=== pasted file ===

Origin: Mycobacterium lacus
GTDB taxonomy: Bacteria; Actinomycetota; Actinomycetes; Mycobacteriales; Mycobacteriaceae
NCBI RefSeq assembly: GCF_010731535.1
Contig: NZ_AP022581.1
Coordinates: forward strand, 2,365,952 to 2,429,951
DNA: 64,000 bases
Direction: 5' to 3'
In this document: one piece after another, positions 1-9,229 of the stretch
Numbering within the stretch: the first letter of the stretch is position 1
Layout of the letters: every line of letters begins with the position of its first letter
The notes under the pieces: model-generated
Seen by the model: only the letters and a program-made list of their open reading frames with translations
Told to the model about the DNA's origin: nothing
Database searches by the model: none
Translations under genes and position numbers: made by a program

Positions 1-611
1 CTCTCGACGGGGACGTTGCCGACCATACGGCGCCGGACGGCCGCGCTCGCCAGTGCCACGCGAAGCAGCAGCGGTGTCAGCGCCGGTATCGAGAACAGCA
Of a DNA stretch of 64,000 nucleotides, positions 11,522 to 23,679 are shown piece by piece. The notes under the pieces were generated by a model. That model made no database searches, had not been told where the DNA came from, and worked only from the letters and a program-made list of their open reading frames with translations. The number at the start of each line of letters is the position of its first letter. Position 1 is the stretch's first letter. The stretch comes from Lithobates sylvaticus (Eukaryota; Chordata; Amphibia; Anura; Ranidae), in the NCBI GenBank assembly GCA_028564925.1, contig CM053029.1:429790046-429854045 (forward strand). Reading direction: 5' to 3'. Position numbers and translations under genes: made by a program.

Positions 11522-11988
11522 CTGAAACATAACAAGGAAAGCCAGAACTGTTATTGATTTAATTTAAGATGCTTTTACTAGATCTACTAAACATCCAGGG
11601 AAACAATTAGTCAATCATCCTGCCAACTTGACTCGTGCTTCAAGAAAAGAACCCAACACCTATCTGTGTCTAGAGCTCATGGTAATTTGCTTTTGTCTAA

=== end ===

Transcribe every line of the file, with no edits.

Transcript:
Origin: Mycobacterium lacus
GTDB taxonomy: Bacteria; Actinomycetota; Actinomycetes; Mycobacteriales; Mycobacteriaceae
NCBI RefSeq assembly: GCF_010731535.1
Contig: NZ_AP022581.1
Coordinates: forward strand, 2,365,952 to 2,429,951
DNA: 64,000 bases
Direction: 5' to 3'
In this document: one piece after another, positions 1-9,229 of the stretch
Numbering within the stretch: the first letter of the stretch is position 1
Layout of the letters: every line of letters begins with the position of its first letter
The notes under the pieces: model-generated
Seen by the model: only the letters and a program-made list of their open reading frames with translations
Told to the model about the DNA's origin: nothing
Database searches by the model: none
Translations under genes and position numbers: made by a program

Positions 1-611
1 CTCTCGACGGGGACGTTGCCGACCATACGGCGCCGGACGGCCGCGCTCGCCAGTGCCACGCGAAGCAGCAGCGGTGTCAGCGCCGGTATCGAGAACAGCA
Of a DNA stretch of 64,000 nucleotides, positions 11,522 to 23,679 are shown piece by piece. The notes under the pieces were generated by a model. That model made no database searches, had not been told where the DNA came from, and worked only from the letters and a program-made list of their open reading frames with translations. The number at the start of each line of letters is the position of its first letter. Position 1 is the stretch's first letter. The stretch comes from Lithobates sylvaticus (Eukaryota; Chordata; Amphibia; Anura; Ranidae), in the NCBI GenBank assembly GCA_028564925.1, contig CM053029.1:429790046-429854045 (forward strand). Reading direction: 5' to 3'. Position numbers and translations under genes: made by a program.

Positions 11522-11988
11522 CTGAAACATAACAAGGAAAGCCAGAACTGTTATTGATTTAATTTAAGATGCTTTTACTAGATCTACTAAACATCCAGGG
11601 AAACAATTAGTCAATCATCCTGCCAACTTGACTCGTGCTTCAAGAAAAGAACCCAACACCTATCTGTGTCTAGAGCTCATGGTAATTTGCTTTTGTCTAA